LOS ANGELES, California — Chasdei Naomi, an Israel-based organization working to assist Holocaust survivors living in Israel, tells the story of Yevgenia Segal, an 81-year-old Holocaust survivor who resides in Israel. Segal, at her advanced age, faces a harsh day-to-day reality even today. After the Nazis murdered her father, she faced poverty and starvation in the years following the Holocaust, and yet, her suffering is still not over. Every day, Segal goes out to work even at her advanced age because she is afraid that otherwise, one day, she “will have no way to survive.”
Unfortunately, Segal’s story is not unique. In fact, in 2014, a survey by the Foundation for the Benefit of Holocaust Victims in Israel showed that “[one]in [five]Holocaust survivors had to choose between food and other necessities over the past two years” because they could not afford both. Poverty among Holocaust survivors in Israel is widespread and people often do not discuss it.
Poverty Among Holocaust Survivors in Israel
In 1948, after the Holocaust had ended, Israel was created as a sanctuary for Jews. Today, an estimated 165,000 Holocaust survivors live in Israel, PBS NewsHour reported. According to a Holocaust survivors’ support group, one in three of the 165,000 survivors live below the poverty line. This implies that roughly 50,000 Holocaust survivors struggle to meet their basic needs within Israel alone.
Despite the economic setbacks that Holocaust survivors have faced, including the loss of all their family’s assets and their livelihoods, today, government support has limits and complications. Currently, slightly more than 50,000 survivors receive between $800 and $2,000 monthly from the Israeli government. State Comptroller Matanyahu Englman said in a 2020 report that “between 2018 and 2019, the Welfare Ministry only disbursed 30% of the NIS 30 million ($8.8 million) set aside for survivors eligible to receive income assistance.”
Because survivors living in Israel today originated from all over the globe, conflicting policies make it difficult for survivors to claim compensation. Romanian Jews, for example, are only automatically eligible for compensation from Israel if they “were deported to camps or ghettos during the war.” Others must justify their cases.
Additionally, for years, a law tied to a fund allocated by Germany prevented survivors who arrived in Israel after 1953 from receiving financial support.
Aside from the inability to access these funds, the number of Holocaust survivors who need financial support “to live with dignity” is continuously rising. Between 2017 and 2020, the number increased by 3%, according to the 2020 State Comptroller report. One can, for one, attribute this to the rising costs of living in Israel.
Nations’ Past Efforts
Amid the growing need in Israel, other nations like Germany and Romania have taken on the responsibility of supporting Holocaust survivors. In the 1950s, Germany began “reparations payments to Holocaust survivors,” an act that continues today. Many Holocaust survivors and authorities were hostile to accepting reparations from Germany.
However, in 1951, the Claims Conference, an umbrella group of Jewish organizations, negotiated financial compensation for Holocaust survivors with the German government. Germany vouched to compensate any victims of the Holocaust and former forced laborers for the following 20 years. By October 2020, Germany had roughly dedicated more than $91.9 billion to these reparations.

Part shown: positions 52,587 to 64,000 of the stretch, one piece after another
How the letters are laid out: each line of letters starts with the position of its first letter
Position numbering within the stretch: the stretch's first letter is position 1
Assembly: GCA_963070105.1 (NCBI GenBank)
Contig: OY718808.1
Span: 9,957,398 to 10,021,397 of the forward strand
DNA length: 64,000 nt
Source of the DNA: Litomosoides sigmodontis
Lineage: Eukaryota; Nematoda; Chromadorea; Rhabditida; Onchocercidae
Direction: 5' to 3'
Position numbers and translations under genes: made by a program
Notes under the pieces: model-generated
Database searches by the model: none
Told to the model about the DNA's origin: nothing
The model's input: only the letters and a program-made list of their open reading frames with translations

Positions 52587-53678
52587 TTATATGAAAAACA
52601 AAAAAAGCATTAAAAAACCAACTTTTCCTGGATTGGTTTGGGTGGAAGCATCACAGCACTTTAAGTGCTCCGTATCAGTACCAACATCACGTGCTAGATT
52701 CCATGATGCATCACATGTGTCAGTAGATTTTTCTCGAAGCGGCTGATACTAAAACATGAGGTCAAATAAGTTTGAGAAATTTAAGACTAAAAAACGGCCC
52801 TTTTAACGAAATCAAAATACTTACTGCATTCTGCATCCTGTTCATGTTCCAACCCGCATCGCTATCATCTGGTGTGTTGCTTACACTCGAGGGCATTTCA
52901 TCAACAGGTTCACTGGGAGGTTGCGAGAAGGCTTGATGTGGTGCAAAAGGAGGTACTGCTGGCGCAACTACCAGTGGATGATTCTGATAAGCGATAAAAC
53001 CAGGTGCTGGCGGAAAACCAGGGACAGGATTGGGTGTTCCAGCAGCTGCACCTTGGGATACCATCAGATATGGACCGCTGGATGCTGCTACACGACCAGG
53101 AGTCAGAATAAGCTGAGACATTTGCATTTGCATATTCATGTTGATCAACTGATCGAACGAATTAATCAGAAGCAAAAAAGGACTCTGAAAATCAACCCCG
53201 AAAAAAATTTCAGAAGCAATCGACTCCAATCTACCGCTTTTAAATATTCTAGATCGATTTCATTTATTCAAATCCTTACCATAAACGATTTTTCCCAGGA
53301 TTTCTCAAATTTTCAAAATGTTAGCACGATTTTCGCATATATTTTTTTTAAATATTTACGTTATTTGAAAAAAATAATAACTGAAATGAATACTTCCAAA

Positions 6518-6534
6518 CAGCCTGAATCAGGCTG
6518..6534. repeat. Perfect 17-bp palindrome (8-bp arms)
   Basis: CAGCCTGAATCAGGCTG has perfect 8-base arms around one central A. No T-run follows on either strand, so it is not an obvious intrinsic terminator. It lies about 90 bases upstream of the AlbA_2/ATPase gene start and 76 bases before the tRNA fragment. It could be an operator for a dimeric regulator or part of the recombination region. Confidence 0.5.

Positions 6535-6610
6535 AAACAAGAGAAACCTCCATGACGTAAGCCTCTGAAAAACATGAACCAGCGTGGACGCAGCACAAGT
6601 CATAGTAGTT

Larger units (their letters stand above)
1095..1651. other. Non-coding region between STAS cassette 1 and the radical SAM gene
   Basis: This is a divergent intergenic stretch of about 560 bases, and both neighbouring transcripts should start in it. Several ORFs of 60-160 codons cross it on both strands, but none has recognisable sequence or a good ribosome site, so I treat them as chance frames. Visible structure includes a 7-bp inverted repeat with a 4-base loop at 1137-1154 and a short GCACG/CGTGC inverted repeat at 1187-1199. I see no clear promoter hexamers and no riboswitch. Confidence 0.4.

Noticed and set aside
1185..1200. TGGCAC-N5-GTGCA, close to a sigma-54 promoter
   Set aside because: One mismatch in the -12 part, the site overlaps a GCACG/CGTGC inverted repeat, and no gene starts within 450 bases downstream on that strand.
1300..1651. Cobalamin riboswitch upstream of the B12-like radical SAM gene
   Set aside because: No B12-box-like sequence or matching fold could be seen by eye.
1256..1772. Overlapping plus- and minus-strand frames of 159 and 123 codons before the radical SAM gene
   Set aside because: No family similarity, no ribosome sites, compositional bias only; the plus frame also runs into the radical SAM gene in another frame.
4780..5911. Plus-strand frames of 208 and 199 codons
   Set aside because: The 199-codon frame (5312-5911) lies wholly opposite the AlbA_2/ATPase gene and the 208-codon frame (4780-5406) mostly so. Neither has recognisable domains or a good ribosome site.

In 1988, Germany agreed to provide Holocaust survivors with “$290 a month for the rest of their lives.” In 2020 the German government renewed its efforts to make amends by committing a further $662 million to “Holocaust survivors struggling because of the pandemic, persecution and their age.”
In 2022, Romania officially recognized Israeli documentation allowing for Romanian Holocaust survivors residing in Israel to receive pensions from Romania’s social services. This will grant roughly 15,000 Holocaust survivors access to pensions as compensation for their history of persecution by Romania, an ally of Nazi Germany at the time.
Though survivors receive government stipends, many still depend on donations organized by Israeli charities like Latet. Latet acts as an umbrella organization for 180 local NGOs in Israel, making it the largest NGO fighting poverty in Israel. Although its work extends beyond Holocaust survivors, the NGO provides monthly assistance to 1,000 Holocaust survivors in Israel. The organization relies on donations from the Israeli public and the endless volunteer hours of its 27,000 volunteers. In 2017, Latet managed to distribute $30 million worth of food to impoverished Israeli people.
Similarly, Chasdei Naomi, founded in 1984 by Yosef Cohen, supports more than 10,000 Israeli families with donations. Cohen first started the foundation when he was a bus driver. He noticed all the children coming to school in the mornings with perished clothes and bags. So, after work every day, Yosef Cohen would drive his bus around Tel Aviv, collecting donations and distributing them to the poor, including many Holocaust survivors. Today, Chasdei Naomi is a “legitimate charity” with more than 20,000 volunteers.
Although these efforts bring hope to Holocaust survivors in Israel, according to The Telegraph, “The average age of an Israeli Holocaust survivor is 87 and by 2025 almost all of the remaining survivors will probably have passed away.” Bearing this in mind, countries must accelerate and intensify efforts so that reparation reaches all survivors before time runs out.
– Lena Maassen